June 2013 Community Journal Newsletter
Talking postal at SD
Kathy Nelson of the Timber Lake Topic talks with NNA postal expert Max Heath about her newspaper’s postal report during the joint South Dakota-North Dakota Press Association convention held in Rapid City, SD, in late April. (Click here to see more photos from the convention.)
Interlink photo/Helen Sosniecki
It’s not too early to plan for move to Full-Service IMb
Newspapers claiming automation mailing rates for their Periodicals newspapers and some Standard Mail flats should be preparing for the U.S. Postal Service’s requirement for Full-Service Intelligent Mail Barcodes (IMbs) which kicks in Jan. 26, 2014.
USPS announced a couple of months ago that the new Full-Service IMbs would be required for all mail seeking automation discounts. The first step toward the USPS program to achieve greater service accountability began this January when many mailers began using the Basic IMbs.
The January 2014 change requires — with few exceptions — individual numbering on mailpieces, sack and tray tags and pallet placards so that USPS can track mail throughout processing and delivery. Those individual numbers must also be provided to USPS through electronic documentation, again, with some exceptions.
Included in the move to Full-Service IMb is a requirement for the electronic submission of postal reports. Some Interlink customers, who are part of an eDoc testing group, currently are submitting their postage reports electronically to the USPS, eliminating the need for printed postage statements and qualification reports.
USPS has been accepting eDoc through the Mail.dat file format, which can be complex and may carry additional licensing fees for usage. Interlink’s support for eDoc is through the Mail.XML format, created by the USPS to support real-time, “conversational” interactions regarding electronic documentation, FAST appointments, ACS data and more.
As Interlink continues preparations for the move from Basic to Full-Service IMb in a few months, we encourage publishers to begin planning for the move in order to maintain their automation discounts without interruption. And, www.ilsw.com/imb-savings-calculator can help you assess your potential extra postal charges without automation rates. As with the numerous past USPS DMM changes, Interlink will have your back on Jan. 26 if you are an Interlink customer.
As we move through the coming months, watch our website (www.ilsw.com) for additional Full-Service IMb information and explanations about preparations you will need to make for the switch to Full-Service IMb. And, check out our Full-Service IMb Countdown Clock – a reminder for all of us as the date nears. (Jan. 26 will be here before you know it.)
Weekly editors discuss challenges
Weekly newspaper editors from South Dakota and North Dakota gathered for a round-table discussion of successes and challenges during the first joint South Dakota Newspaper Association and North Dakota Newspaper Association convention held April 25-27 in Rapid City, SD. More than 200 members of the organizations attended. Convention topics included print/online connection, page/ad design, postal issues and public notices. Awards ceremonies for both organizations also were held during the convention. The top awards were presented during a dinner Friday evening at Mt. Rushmore. (Click here to see more photos from the convention.) Interlink photo/Helen Sosniecki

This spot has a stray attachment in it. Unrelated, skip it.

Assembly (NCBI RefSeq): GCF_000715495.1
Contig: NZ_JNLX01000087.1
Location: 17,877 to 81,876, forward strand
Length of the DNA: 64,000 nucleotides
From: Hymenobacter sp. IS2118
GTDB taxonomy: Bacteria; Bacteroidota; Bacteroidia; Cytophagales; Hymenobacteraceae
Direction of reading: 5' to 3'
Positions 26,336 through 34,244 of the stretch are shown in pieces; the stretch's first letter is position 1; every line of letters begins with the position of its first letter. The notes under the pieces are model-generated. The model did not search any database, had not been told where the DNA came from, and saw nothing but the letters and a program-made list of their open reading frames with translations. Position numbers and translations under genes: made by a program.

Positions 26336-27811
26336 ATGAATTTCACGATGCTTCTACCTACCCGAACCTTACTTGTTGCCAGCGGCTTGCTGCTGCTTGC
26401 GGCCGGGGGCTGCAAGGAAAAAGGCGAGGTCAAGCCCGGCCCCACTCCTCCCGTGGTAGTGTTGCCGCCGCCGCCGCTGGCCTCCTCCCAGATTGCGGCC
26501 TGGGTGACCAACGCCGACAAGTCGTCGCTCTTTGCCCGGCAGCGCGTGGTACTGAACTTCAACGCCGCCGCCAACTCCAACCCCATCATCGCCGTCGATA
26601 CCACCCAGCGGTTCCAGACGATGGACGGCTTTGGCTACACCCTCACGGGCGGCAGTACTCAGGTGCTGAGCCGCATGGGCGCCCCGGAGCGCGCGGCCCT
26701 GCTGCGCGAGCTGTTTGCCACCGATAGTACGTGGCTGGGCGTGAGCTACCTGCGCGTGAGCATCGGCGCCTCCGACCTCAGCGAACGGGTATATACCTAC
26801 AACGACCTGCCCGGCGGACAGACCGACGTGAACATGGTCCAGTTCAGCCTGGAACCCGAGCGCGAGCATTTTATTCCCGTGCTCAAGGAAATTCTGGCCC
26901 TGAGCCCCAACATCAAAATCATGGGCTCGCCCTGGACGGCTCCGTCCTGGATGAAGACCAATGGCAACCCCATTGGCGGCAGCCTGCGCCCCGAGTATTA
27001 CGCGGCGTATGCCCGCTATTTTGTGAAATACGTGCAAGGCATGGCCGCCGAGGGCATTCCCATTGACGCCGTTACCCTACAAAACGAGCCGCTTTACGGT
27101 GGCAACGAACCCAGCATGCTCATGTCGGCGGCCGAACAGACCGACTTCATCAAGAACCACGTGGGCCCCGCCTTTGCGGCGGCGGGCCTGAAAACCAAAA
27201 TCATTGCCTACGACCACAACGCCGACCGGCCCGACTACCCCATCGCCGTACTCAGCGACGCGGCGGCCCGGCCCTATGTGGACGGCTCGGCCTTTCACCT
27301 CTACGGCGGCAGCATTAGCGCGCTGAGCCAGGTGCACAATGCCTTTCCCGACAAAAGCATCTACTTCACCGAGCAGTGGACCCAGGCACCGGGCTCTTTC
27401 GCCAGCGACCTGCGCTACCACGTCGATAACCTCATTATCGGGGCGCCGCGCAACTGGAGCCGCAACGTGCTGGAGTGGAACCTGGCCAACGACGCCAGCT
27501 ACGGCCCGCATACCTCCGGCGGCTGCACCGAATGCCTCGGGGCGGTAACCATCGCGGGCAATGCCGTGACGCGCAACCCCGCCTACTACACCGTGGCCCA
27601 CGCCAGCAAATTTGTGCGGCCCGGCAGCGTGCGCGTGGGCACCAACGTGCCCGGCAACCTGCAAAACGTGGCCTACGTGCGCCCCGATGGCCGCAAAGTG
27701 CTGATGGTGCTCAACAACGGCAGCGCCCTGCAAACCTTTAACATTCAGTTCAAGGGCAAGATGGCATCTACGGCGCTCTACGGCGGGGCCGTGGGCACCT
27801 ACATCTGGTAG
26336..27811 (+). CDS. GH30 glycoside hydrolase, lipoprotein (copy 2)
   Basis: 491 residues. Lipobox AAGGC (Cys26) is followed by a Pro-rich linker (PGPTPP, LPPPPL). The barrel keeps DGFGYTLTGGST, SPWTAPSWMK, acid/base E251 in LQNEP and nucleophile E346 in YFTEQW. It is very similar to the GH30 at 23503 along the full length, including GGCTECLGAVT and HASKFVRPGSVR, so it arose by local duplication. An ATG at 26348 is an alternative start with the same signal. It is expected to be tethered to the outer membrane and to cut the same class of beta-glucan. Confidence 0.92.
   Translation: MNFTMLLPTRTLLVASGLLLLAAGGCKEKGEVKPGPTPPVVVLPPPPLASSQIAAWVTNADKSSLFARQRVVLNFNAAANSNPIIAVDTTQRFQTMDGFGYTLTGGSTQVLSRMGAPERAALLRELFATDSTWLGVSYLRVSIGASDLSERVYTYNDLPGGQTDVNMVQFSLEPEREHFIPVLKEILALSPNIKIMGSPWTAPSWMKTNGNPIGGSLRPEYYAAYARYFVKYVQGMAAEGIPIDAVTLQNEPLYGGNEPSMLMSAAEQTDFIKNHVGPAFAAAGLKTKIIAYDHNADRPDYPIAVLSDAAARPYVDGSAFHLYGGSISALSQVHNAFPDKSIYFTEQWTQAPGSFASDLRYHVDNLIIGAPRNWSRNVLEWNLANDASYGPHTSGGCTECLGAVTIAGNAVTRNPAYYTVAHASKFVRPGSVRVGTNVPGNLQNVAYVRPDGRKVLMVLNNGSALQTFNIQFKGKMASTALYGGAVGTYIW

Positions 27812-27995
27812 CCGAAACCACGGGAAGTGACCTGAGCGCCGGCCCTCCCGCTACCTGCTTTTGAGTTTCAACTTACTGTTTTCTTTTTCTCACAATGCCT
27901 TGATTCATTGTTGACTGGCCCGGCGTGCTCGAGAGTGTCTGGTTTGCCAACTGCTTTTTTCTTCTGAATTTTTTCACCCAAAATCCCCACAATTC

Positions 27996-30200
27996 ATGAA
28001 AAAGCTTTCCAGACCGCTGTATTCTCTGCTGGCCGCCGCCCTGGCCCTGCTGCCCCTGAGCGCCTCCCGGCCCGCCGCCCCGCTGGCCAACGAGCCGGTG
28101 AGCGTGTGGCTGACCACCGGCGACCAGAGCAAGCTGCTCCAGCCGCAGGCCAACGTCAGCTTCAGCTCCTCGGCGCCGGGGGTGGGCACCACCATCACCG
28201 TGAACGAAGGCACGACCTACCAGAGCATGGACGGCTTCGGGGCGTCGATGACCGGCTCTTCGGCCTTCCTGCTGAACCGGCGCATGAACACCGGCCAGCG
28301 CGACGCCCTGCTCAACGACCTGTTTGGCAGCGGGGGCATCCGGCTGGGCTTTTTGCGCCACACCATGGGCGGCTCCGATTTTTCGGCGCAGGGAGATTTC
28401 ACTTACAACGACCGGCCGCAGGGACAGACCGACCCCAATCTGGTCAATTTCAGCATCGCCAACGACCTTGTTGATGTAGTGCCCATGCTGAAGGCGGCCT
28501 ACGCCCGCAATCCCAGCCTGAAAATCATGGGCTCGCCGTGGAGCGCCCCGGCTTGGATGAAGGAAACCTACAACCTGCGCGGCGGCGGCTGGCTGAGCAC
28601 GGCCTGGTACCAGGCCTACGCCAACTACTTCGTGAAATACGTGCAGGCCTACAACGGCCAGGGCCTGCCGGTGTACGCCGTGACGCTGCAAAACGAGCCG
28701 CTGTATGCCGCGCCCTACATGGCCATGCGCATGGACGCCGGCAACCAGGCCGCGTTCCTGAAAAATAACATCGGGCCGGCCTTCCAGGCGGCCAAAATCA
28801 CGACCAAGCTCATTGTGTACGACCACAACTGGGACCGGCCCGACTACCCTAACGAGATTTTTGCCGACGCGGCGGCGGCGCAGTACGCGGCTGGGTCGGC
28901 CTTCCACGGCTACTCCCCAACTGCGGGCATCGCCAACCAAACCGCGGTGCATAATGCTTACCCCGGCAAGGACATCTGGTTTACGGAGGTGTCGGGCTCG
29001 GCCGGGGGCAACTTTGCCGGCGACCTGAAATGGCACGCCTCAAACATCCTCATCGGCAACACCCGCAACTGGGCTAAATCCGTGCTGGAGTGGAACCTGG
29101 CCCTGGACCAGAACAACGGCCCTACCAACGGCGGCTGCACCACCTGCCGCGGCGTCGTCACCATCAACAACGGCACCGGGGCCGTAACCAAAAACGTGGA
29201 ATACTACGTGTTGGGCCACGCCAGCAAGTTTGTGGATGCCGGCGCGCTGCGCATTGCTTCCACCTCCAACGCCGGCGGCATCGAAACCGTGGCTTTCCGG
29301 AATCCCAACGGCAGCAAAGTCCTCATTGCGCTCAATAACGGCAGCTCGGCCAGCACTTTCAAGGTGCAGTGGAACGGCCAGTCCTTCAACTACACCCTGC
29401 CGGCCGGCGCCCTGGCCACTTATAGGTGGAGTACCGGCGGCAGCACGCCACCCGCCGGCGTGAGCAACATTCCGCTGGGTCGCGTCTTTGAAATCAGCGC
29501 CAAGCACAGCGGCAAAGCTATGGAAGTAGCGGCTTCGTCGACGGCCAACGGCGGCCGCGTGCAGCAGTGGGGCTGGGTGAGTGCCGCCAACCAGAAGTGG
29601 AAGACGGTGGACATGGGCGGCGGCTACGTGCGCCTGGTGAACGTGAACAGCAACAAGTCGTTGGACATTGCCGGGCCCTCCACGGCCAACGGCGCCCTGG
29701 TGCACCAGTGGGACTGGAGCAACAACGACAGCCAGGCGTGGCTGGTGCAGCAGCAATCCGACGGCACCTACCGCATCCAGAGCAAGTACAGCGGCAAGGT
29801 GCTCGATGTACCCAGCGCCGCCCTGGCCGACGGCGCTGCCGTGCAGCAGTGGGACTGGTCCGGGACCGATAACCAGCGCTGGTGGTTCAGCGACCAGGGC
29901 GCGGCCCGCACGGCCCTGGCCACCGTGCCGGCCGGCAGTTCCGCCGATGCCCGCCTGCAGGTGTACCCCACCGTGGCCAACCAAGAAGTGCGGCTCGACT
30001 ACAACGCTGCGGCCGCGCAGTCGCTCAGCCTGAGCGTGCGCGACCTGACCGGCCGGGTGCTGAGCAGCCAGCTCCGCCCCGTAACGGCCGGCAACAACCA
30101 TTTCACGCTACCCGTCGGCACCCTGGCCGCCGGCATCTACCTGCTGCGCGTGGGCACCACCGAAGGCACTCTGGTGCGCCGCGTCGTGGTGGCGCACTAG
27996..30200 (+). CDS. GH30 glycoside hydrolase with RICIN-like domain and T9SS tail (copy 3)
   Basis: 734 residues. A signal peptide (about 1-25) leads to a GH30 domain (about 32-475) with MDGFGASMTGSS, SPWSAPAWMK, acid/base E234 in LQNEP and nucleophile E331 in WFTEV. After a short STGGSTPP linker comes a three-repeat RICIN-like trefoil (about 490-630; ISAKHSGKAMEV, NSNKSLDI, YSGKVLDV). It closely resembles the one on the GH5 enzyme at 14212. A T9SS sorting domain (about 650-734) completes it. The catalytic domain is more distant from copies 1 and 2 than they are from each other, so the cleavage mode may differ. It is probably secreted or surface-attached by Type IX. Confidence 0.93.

It takes a village to support a community
By William E. (Bill) Garber
Interlink founder and Chairman
I was sitting beside Lacey, on the flight between Denver and San Jose earlier this week. I wouldn’t be using my drink coupons, so when he claimed the aisle seat beside me, and by way of introducing myself, I offered the pair to him. He smiled and thanked me.
Later when the flight attendant asked for our drink request, I ordered complimentary tonic water and Lacey ordered a vodka and cranberry juice. When they arrived, mine had the lime in it. Lacey mentioned that he had ordered a Cape Cod, but hadn’t called it that and hadn’t asked for the lime. I had forgotten to skip the lime, so it all worked out just fine when my lime ended up in Lacey’s Cape Cod. He remembered the absent lime an hour later when he ordered his second Cape Cod.
That really has nothing to do with why this little story is on the Interlink website, of course, other than a little background on how Lacey became the hero of this story.
Lacey had brought the Sunday Denver Post on board in its plastic wrapper for convenience and was artfully reading a section of the broadsheet in the cozy pitch between two too-narrow airplane seats. I asked him if he lived in Denver and he replied that he lived in San Jose and had been visiting his sister, I believe, and had taker her Sunday paper to read on the plane.
To drag along a Sunday Post onto an airplane it was obvious Lacey liked newspapers. I mentioned something to that point, and he smiled and said that newspapers are “important.”
Lacy is retired from a career that included 16 years in the Navy, and the rest of his career as an engineer, thanks to an engineering degree the Navy funded with the last decade or more as a “transportation engineer” in San Jose.